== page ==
I think I may have had a breakthrough (Ostara in review)

Mar 29, 2016

I’ve been feeling a little bit like I don’t have enough of an emotional reaction to these rituals. I know that emotional dulling is a side-effect of the antidepressants that keep me functional, but I was still hoping that ritual would be able to reach through that. Well, I had an emotional reaction to my Ostara ritual, and it was well, that was a total disaster.

It probably wasn’t quite that bad. I was trying something new for the fire - I’ve always wanted a proper fire bowl for my rituals, but I’m stuck doing them inside in a no-smoking apartment, so my options were limited. I saw someone mention epsom salt and rubbing alcohol as a good indoor fire option, so I tried that (without any prior rehearsing). By halfway through the fire was almost out, and I had to light some candles just to make sure I wouldn’t lose it completely before I was done. (And it left a lingering alcohol-smell I wasn’t fond of, either.)

The offerings went all over the place, too. I wanted to do an Anglo-Saxon rite, and I found a script from Sassafrass Grove on the ADF site that I was able to modify to a solitary ritual, but there were *lots* of sacrifices in there, and silly me, I decided to go ahead with all of them, even though I was doing it all on my own and on a small table to boot. The shrine was a mess by the time I was done. I had moved the shrine to a new location - partly because I’d been planning this for a while and partly because I didn’t want that much open flame right next to the curtains - and I didn’t have a representation of the World Tree. I’d read somewhere that the druid’s body may serve as the Tree, so I thought, sure, I can do that, but my focus was shot all to hell and it was not a success. And the omens…well, one of them was the Nine of Swords, which I think says it all.

And another was the Page of Swords Reversed, which I think of as “all talk and no action.” Which was appropriate for this rite, because that’s exactly what I was doing. I went through the motions of the ritual, but I wasn’t feeling it, and I wasn’t putting any of my own energy into it. More than once I caught myself reading from the script with no memory of having spoken the words. Partly this was an issue of timing - I had plans on Sunday, the equinox proper, so I did the rite on Wednesday evening, the following full moon. But this meant doing a rite after work and before dinner, and I was already tired, cranky, and unwilling before I started. I was even more miserable when I was done.

I sat down to write up my notes afterward, still in a sour mood, and realized that I wasn’t the only one I’d disappointed with this rite. If ritual and sacrifice are about building a relationship with the gods and spirits, I’d just done the equivalent of showing up to a date and spending the whole evening looking at my phone. It wasn’t enough to admit I’d done it wrong, I had to fix things.

So I did it again. Thursday morning before work (I work the evening shift on Thursday) I downloaded the text and narration of the Simple Rite from the ADF website - they offer a basic rite that is designed to be done by a novice with a more experienced practitioner narrating guidance as you go along, and provide an audio file for the novice who doesn’t have a more experienced practitioner to help. I didn’t try to get fancy, sticking with the text of the rite as written and the basic offerings, ale, oil, and incense, that the script recommends. It still wasn't perfect - the narration gave out about two-thirds of the way through, and I had to refill the fire bowl twice, and the second time I lit the bottle of rubbing alcohol on fire. So much for the fire bowl. I prefer the scent of candles, anyway - burning wax smells like ritual to me.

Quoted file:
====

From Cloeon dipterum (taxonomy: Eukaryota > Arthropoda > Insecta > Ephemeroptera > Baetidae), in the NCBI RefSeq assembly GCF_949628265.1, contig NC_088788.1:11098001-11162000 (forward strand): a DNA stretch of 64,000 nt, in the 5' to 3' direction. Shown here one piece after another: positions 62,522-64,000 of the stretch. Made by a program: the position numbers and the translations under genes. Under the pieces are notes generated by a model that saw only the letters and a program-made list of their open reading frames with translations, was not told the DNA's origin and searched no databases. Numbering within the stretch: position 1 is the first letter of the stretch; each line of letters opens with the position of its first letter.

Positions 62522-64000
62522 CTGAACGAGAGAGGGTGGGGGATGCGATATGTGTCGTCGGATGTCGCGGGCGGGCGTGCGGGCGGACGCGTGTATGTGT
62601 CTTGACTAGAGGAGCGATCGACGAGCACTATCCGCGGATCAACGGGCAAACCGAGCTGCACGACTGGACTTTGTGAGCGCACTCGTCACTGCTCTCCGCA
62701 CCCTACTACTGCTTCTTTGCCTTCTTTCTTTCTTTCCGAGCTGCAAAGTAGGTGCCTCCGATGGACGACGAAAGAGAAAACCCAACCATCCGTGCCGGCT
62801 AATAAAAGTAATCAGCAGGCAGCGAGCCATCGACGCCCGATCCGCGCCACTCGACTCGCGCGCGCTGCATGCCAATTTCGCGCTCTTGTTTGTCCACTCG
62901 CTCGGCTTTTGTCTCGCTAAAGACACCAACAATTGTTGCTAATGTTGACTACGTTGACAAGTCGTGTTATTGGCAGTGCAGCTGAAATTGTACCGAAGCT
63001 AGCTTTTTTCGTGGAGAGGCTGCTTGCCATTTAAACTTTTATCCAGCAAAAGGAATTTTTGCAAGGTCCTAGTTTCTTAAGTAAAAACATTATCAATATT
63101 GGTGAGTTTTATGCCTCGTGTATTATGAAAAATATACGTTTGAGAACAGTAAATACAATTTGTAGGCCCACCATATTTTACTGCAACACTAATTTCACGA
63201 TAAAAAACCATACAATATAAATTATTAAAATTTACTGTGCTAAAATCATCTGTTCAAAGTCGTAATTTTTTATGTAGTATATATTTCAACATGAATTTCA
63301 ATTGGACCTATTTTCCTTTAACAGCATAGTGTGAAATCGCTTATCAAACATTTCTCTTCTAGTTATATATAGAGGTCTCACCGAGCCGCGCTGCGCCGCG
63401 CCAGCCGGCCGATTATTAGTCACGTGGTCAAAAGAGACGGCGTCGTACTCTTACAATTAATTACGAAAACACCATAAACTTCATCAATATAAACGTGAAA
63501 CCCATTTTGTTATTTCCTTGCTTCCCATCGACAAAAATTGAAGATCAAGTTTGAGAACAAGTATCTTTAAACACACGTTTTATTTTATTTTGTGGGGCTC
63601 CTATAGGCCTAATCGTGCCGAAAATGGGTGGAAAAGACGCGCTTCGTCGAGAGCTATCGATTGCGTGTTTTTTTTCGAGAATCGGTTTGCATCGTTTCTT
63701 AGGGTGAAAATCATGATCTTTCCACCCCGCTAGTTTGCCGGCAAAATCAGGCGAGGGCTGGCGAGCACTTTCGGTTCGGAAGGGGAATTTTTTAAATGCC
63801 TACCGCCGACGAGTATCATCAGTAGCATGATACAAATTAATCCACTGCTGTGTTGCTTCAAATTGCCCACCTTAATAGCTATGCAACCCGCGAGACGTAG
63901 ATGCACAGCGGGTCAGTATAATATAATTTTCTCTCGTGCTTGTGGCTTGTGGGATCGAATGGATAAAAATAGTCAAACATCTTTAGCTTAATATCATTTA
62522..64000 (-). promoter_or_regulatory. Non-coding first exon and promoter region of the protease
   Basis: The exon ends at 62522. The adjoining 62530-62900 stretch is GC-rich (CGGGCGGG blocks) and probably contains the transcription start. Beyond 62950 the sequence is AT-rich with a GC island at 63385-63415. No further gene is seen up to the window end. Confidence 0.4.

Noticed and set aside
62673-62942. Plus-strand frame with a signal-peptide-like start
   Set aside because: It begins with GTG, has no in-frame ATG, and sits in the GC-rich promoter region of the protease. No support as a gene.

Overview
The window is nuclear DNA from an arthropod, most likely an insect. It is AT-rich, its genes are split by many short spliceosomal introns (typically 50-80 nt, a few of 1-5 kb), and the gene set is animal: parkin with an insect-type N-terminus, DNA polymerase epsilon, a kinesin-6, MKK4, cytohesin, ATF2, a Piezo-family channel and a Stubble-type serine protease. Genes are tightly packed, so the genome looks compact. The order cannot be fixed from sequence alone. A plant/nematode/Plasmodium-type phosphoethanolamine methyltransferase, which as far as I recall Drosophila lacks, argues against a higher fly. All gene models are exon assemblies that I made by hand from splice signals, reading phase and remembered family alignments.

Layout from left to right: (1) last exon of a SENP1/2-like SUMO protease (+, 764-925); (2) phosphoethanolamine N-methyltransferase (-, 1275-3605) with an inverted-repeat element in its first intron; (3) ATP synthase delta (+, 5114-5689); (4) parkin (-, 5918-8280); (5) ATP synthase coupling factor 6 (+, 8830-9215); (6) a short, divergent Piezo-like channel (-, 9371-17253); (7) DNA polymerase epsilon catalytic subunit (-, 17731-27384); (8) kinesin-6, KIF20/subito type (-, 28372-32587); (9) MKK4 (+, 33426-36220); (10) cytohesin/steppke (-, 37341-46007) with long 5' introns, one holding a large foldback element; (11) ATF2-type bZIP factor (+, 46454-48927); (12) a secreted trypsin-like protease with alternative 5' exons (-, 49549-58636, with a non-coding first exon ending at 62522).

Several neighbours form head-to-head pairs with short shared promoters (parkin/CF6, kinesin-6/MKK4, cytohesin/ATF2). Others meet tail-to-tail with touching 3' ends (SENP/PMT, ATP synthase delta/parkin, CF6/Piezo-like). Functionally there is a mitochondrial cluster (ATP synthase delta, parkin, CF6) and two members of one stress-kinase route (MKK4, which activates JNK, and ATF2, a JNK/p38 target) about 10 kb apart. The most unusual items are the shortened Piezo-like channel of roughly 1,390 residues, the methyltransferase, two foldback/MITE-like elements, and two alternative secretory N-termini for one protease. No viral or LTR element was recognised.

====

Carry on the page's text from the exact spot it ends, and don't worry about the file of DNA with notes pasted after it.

And then on Friday I did it again. And on Saturday. And Sunday. In my frustration on Wednesday night, I said that I’d do it every day for a month if I had to, and if I’ve learned anything from the lore it’s that oaths sworn in a fit of pique are still binding. I’m hoping that after a week or so I can dispense with the narration (which does indeed only go as far as the first two-thirds of the ritual, but that works enough to get me into the right mindset that I can usually wrap it up pretty well on my own), and that after a month I’ll know the Core Order of Ritual well enough to be able to elaborate again for Beltane. Already I feel my relationships with the Kindreds are stronger; more practice, more sacrifice, can only help. And I’m finding a daily rite helps the day feel complete. Who knows, I might keep doing this daily after the month is over, too.

I feel like I've had a bit of a breakthrough, like I've been going through the motions and only now have seen what the point of it all is. A recurring lesson of this year has been understanding that there's nothing that really "doesn't count." I've always been a person very driven by external success - good grades, good performance reviews, good reputation. I've never gamed the system, really, but I'm very good at finding the loopholes in it, at finding ways to bend the rules that don't really hurt me. But when the rules are only between me and the gods, there's no amount of bending them that doesn't count, no loopholes that don't hurt. It's been difficult, but it can only help in the long run.

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